Robinson Redux – February

grand opening adHere are some of the highlights from the annals of the Robinson Center Music Hall nee Joseph Taylor Robinson Memorial Auditorium.  This entry looks at bookings from Februarys in years ending with an 0 or 5.

The building was officially dedicated on February 16, 1940.  A few days earlier a children’s theatre troupe had entertained school kids with a performance in the music hall.  Also that month high school basketball continued in the exhibition hall.  The month had kicked off with a much more glamorous event as the Movie Ball took place in the exhibition hall.

The year 1945 featured a ecumenical Christian Youth Rally on February 4, a concert featuring Tito Guizar on February 7, the operetta Blossom Time on February 8 and the long-running comedy Life with Father on February 19.   In 1950, Robinson’s offerings ran from the Grand Ole Opry featuring Hank Williams (February 5), to Dick Contino (February 8) to the magician Blackstone (February 10 & 11) as well as the opera Il Trovatore (February 15) and a recital featuring Mrs. Rece Price (February 21).

By the mid 1950s, the touring business was changing.  The only notable booking at Robinson in February 1955 was on February 20 as it featured the Duke of Paducah and a little known singer from Mississippi named Elvis Presley.  Five years later, Jackie Wilson and Jesse Belvin headlined a concert on February 5, 1960. The Venable Quartet and several other gospel groups performed on February 12 and the Beaux Arts Bal de Tete took place on February 19.  In 1965, Donald Voorhees and the Arkansas Symphony Orchestra were in concert on February 21.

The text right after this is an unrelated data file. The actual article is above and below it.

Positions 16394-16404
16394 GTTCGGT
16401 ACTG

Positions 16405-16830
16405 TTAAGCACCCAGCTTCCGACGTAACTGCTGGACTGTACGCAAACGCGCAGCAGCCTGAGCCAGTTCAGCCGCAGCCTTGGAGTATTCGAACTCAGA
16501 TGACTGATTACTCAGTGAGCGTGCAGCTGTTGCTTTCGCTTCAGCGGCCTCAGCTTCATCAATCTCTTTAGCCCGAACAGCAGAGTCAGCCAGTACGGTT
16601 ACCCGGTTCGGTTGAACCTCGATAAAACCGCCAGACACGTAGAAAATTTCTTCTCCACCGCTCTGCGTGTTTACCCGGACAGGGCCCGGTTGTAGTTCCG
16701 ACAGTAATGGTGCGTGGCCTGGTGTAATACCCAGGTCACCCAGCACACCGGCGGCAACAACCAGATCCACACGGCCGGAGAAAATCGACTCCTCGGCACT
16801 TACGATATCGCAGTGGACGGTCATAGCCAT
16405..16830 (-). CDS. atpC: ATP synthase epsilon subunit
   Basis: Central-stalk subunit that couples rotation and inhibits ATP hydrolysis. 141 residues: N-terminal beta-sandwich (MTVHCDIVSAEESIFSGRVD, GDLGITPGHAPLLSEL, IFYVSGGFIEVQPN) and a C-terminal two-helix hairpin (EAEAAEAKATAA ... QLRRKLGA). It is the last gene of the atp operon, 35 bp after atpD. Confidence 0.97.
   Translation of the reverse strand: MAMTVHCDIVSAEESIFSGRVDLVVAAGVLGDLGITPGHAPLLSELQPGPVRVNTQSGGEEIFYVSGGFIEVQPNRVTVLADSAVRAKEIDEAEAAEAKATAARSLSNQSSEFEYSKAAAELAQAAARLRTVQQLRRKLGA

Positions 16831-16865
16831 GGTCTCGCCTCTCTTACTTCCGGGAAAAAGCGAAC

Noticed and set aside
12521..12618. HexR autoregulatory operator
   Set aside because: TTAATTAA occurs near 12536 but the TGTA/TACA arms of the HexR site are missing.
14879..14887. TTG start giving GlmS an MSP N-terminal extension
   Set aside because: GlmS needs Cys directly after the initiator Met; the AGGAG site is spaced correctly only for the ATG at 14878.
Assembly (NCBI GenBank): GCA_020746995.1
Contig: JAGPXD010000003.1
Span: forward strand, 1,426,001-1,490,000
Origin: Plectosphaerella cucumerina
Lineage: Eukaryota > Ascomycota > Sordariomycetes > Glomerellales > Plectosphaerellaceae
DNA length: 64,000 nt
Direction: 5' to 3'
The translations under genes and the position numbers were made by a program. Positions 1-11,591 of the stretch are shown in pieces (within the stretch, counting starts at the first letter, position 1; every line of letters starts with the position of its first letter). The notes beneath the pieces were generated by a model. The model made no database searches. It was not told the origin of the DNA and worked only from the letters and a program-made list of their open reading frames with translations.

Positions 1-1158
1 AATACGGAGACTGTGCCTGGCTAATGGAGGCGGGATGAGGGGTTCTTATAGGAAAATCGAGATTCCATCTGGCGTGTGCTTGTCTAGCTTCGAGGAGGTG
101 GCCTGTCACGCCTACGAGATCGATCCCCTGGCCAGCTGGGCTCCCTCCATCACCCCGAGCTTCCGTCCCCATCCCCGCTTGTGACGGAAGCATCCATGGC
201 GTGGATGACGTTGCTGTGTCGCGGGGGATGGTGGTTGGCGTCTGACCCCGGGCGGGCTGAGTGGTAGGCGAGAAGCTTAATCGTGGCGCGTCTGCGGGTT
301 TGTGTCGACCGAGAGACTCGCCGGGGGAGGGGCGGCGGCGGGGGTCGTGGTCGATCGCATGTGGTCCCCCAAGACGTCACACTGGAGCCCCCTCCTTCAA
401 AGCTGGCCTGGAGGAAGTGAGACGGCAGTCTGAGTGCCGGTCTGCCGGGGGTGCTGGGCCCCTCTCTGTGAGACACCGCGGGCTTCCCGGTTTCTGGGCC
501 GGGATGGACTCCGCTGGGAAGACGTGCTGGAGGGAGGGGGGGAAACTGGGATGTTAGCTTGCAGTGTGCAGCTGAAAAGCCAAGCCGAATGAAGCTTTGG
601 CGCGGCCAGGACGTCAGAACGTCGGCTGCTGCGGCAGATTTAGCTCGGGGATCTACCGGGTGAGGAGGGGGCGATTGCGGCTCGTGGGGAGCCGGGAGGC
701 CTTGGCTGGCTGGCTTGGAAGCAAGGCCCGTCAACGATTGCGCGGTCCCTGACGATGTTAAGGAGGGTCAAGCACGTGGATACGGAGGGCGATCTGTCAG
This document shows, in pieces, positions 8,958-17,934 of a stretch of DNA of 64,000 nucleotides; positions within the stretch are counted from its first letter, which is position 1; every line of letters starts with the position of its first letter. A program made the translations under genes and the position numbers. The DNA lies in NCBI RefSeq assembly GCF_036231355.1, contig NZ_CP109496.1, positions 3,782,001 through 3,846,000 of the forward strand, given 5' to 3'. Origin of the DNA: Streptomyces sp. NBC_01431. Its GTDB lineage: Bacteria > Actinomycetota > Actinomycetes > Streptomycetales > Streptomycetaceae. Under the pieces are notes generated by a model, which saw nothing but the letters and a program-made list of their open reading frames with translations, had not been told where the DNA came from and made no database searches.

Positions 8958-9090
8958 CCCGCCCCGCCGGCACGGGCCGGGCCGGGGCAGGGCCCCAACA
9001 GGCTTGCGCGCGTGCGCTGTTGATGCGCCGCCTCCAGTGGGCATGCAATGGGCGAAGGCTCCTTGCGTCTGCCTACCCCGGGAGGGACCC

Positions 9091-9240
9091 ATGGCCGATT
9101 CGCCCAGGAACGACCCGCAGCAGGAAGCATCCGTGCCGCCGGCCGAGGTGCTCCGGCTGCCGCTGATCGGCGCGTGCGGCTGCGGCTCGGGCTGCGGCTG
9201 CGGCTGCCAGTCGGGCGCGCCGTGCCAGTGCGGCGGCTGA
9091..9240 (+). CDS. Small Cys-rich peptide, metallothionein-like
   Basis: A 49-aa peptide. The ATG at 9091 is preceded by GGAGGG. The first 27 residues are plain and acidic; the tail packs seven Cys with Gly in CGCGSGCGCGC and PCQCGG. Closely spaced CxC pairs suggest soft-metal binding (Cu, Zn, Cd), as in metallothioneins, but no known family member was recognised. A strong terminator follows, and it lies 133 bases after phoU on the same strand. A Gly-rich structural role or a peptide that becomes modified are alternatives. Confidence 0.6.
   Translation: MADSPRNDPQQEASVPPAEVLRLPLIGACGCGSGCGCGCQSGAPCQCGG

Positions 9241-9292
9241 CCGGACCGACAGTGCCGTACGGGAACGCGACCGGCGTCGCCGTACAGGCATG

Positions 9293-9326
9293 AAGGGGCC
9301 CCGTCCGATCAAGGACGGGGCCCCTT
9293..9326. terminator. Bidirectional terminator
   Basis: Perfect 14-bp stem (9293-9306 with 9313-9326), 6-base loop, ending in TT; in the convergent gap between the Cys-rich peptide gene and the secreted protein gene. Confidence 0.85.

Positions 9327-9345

February 1970 showed much more activity.  Husband and wife Phil Ford and Mimi Hines starred in the national tour of I Do! I Do! on February 6 & 7. That show had been a hit on Broadway in the 1966-1967 season. Another hit from that season, Cabaret, played on February 19 & 20 with Tandy Cronyn starring.  In between, contralto Bernadette Greevy presented a recital.

Musician Jerry Jeff Walker performed at Robinson on February 23, 1975.  Earlier that month (February 19), the national tour of Pippin stopped by with Barry Williams (aka Greg Brady) in the title role.  Five years later, Ballet Arkansas welcomed Cynthia Gregory and Patrick Bissell in a performance on February 7, 1980. Later that month Mason Williams and his Bluegrass Band performed with the Arkansas Symphony Orchestra on February 23.  The next two nights, a tour of Jesus Christ Superstar took the stage.

David Copperfield kicked off February 1985 with two shows on the 1st.  The next day the musical The Cotton Patch Gospel was performed.  Musican Carman performed on February 25.  In February 1990, Peabo Bryson and jazz extraordinaire Billy Mitchell shared the stage on February 22.

In 1995, the focus was on music.  There was “An Evening with John Bayless” on February 7 as part of the Greater Little Rock Community Concert Association.  On February 11, the Arkansas Symphony Orchestra presented an evening of music of Rodgers & Hammerstein.  A few days later on February 17, various musical groups presented an evening of gospel music. The next night, Gladys Knight shook the house in a concert.  The month ended on February 28 with Nancy Griffith and the Blue Moon Orchestra. A February 8 concert with Della Reese was cancelled due to poor ticket sales.

Five years later, highlights included a tour of Camelot on February 15 – 18, and a staged concert version of the opera La Boheme presented by the Arkansas Symphony Orchestra.  In 2005, Kenny Loggins performed with the Arkansas Symphony on the 11 & 12. The ASO also presented an all Tchaikovsky concert with Jon Kimura Parker on piano.  Earlier in the month, President George W. Bush hosted a town hall forum on Social Security at Robinson Center.

In 2010, the ASO Valentine Pops concert featured Christiane Noll and Doug LaBrecque.  From February 16-18 STOMP rang out throughout Robinson.  The month ended on a more quieter note as the ASO and Philippe Quint presented the Violin Concerto by Jean Sibelius.